“Sumer is icumen in”

This remarkable 4-part round is one of the best known English compositions in the world. “Summer has come” was notated over 700 years before the British Invasion, but it carries the same revolutionary power as the Fab Four. This was the first round (extant notated round, at least) written for so many voices. Furthermore, its harmonic structure differs considerably from what we’ve encountered so far, with sonorous major triads ringing out on practically every beat. (Evidence suggests that this practice was a left-over from the Viking invasions.) Could this playful song be, in fact, “the first masterpiece in music”?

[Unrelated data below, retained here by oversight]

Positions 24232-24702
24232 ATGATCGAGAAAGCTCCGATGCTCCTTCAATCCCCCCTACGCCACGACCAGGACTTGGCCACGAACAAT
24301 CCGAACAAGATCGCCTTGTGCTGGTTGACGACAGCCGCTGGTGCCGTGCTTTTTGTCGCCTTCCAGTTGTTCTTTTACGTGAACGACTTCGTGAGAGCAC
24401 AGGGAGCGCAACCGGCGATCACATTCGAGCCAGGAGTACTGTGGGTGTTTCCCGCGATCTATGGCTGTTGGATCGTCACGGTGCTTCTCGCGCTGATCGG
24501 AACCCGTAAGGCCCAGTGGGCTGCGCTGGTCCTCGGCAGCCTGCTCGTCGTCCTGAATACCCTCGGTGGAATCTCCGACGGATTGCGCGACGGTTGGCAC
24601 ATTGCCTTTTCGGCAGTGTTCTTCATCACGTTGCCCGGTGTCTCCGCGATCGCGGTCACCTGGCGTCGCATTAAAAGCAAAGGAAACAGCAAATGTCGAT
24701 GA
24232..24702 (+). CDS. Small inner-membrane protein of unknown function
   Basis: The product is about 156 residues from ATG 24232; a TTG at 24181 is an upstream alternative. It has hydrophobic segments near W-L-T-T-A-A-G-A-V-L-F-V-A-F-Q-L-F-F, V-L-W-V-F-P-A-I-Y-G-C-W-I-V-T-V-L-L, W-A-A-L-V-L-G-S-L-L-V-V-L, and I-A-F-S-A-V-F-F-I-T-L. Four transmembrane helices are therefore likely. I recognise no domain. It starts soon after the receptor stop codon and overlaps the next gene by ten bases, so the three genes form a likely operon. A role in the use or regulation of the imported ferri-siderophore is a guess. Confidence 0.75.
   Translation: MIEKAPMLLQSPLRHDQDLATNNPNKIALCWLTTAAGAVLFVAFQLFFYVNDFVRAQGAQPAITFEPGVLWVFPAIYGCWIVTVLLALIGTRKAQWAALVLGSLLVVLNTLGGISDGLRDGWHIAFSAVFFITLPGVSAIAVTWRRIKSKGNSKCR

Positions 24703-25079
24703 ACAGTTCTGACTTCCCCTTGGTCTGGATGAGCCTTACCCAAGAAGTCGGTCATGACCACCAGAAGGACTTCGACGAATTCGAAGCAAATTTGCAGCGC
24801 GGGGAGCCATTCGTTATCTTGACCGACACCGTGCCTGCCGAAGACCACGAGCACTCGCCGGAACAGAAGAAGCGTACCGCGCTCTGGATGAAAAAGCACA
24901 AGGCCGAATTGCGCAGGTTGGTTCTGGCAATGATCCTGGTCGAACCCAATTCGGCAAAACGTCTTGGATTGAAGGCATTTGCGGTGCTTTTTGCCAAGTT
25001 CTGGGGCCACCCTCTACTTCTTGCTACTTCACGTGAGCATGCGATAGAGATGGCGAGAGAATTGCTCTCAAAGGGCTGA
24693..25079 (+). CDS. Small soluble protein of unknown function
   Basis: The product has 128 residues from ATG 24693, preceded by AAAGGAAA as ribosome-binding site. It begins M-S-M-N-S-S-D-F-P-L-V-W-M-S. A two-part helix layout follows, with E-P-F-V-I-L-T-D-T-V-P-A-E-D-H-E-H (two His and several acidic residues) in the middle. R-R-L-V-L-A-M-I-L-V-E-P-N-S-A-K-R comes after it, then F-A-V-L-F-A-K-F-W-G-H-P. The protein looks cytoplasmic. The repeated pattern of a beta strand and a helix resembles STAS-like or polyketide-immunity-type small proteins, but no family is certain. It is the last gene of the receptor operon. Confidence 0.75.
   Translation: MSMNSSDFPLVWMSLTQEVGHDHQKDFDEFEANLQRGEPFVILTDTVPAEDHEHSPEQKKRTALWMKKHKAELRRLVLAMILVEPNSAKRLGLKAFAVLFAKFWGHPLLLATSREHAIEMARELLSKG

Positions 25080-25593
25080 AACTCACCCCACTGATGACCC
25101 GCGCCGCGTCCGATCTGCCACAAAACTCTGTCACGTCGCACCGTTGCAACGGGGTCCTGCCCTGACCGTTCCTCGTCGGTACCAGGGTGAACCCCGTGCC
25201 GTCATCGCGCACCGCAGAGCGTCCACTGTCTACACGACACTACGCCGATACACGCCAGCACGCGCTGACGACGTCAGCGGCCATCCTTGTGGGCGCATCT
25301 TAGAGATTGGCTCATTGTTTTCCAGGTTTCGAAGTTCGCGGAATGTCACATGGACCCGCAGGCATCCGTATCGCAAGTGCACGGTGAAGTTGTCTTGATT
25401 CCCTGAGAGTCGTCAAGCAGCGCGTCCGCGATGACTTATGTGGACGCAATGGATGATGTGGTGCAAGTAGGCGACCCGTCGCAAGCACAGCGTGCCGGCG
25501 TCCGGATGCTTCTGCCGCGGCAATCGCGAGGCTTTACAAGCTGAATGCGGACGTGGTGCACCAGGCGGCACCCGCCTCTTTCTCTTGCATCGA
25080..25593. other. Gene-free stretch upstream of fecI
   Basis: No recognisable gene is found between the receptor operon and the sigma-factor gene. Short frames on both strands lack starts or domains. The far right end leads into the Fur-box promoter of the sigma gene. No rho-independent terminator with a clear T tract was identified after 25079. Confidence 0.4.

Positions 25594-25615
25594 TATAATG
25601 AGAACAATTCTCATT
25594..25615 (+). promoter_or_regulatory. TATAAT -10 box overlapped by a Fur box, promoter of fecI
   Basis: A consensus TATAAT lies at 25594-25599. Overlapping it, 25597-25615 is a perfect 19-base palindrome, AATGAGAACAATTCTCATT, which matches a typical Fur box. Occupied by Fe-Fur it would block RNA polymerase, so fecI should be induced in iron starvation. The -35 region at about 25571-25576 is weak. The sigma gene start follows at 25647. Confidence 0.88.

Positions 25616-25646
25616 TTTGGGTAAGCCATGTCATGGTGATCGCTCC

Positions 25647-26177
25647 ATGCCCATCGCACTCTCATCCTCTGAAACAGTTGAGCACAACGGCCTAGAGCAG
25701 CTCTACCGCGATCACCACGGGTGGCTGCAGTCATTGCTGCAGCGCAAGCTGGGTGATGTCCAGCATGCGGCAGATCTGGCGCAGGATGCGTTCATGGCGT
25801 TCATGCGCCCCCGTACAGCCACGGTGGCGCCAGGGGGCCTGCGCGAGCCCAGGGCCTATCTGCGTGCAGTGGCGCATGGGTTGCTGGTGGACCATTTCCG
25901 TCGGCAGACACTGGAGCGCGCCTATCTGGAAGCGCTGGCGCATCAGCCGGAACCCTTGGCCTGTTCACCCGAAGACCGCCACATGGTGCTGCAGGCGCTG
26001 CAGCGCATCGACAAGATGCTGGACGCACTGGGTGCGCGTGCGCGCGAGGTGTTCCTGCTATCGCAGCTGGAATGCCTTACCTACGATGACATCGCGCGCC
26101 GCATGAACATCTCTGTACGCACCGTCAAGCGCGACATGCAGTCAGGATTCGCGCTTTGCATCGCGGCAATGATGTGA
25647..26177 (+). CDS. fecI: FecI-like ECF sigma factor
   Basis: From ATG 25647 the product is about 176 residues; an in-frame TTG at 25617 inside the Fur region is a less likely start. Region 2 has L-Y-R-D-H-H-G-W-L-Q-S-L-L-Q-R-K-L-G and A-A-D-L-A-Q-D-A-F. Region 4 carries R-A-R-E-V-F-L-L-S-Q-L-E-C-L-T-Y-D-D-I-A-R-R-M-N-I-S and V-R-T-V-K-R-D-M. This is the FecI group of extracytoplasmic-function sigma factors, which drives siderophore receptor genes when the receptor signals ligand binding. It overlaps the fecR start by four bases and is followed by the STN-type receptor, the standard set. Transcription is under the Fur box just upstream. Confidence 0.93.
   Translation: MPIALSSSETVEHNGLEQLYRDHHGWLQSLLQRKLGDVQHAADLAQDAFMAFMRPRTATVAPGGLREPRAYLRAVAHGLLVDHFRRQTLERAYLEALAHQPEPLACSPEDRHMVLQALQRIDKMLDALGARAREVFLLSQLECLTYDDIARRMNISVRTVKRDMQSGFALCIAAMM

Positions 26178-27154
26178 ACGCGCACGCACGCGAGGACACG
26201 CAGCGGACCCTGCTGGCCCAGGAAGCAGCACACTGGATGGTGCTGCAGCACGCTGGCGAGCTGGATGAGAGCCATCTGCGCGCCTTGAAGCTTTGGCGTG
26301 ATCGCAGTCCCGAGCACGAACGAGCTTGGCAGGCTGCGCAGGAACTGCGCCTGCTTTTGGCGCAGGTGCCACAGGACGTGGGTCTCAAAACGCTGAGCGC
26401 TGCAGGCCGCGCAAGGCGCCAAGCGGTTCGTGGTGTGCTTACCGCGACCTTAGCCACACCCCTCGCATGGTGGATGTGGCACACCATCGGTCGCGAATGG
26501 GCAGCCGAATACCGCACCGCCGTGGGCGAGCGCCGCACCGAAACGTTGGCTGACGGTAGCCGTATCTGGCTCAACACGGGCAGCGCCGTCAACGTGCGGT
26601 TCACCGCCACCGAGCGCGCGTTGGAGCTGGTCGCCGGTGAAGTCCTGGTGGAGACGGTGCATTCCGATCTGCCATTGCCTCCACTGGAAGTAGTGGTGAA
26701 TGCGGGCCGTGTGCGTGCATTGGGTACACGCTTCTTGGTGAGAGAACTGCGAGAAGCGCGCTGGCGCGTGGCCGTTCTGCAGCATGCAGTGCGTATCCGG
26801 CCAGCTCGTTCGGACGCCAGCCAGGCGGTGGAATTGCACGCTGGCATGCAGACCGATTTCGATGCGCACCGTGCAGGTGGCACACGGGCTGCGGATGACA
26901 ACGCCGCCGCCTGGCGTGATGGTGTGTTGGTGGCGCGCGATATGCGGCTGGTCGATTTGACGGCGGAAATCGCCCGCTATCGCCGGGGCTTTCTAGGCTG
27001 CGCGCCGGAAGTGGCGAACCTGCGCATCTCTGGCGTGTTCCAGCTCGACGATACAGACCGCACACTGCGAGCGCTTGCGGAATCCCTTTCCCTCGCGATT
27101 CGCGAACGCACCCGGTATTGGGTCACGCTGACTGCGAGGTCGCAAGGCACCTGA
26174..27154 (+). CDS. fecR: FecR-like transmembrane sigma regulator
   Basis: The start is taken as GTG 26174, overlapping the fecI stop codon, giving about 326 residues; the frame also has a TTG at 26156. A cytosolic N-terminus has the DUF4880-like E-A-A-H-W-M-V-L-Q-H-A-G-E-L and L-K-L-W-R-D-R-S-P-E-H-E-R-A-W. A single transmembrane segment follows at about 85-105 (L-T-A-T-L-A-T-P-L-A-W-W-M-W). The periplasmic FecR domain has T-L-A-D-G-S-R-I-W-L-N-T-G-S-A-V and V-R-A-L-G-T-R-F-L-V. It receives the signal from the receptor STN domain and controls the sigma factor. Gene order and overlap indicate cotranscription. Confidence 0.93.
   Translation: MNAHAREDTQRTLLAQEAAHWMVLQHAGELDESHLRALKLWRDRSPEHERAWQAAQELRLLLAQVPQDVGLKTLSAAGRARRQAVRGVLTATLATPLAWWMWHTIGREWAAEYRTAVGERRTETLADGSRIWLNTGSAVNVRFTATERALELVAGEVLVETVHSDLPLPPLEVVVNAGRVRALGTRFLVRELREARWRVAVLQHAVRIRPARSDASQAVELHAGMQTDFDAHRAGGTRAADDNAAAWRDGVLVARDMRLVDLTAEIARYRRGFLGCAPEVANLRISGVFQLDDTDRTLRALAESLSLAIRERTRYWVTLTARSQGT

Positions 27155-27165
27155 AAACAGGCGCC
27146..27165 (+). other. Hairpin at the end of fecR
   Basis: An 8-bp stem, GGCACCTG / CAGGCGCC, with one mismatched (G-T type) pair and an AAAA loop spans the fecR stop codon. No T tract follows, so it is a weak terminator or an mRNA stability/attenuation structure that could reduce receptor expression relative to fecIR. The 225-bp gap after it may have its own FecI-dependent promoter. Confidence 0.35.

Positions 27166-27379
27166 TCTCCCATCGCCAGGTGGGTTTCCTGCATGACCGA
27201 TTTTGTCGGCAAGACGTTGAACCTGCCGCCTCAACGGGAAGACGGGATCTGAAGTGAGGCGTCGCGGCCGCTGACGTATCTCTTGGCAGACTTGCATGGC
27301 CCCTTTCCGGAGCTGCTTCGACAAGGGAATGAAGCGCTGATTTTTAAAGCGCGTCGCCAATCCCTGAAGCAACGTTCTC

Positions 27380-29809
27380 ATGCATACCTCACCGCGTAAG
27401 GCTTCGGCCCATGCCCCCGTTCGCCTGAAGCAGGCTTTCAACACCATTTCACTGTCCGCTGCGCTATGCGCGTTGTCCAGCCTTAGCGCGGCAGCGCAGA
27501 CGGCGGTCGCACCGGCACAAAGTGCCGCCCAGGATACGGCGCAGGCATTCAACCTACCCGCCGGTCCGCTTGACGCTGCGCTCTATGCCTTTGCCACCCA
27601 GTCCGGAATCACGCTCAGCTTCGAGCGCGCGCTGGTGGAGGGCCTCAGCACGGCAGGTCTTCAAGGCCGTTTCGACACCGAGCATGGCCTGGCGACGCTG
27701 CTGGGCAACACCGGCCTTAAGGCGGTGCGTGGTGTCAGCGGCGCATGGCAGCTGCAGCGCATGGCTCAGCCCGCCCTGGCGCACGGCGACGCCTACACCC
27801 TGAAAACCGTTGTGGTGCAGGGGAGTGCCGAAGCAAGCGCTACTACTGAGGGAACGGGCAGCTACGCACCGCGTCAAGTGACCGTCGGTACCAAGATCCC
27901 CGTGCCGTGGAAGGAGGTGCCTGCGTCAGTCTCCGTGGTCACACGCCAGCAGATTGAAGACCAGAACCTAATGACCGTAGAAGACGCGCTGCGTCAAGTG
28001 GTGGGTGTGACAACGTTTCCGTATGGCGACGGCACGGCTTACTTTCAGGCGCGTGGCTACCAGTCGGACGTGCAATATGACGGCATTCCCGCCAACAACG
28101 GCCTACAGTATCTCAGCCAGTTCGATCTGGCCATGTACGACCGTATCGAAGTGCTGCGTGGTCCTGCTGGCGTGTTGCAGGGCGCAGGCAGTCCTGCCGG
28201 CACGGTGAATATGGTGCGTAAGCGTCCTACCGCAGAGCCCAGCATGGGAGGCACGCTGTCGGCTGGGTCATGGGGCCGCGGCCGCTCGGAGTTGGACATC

The text, first in the original Wessex dialect of Middle English then in modern English:

[Sumer is icumen in – lhude sing, cuccu! Groweth sed and bloweth med and springeth the wude nu. Sing cuccu! Awe bleteth after lomb, lhouth after calve cu; bulluc sterteth, bucke verteth – murie sing, cuccu! Cuccu, cuccu – wel sings thu, cuccu! Ne swik thu naver nu.]

[Summer has come! Loudly sing cuckoo! Seed is growing, the flowers are blowing in the field, the woods are newly green. The ewe bleats after her lamb, the cow lows after her calf. The bull starts, the buck runs into the brush. Merrily sing cuckoo! That’s it, keep it up!]

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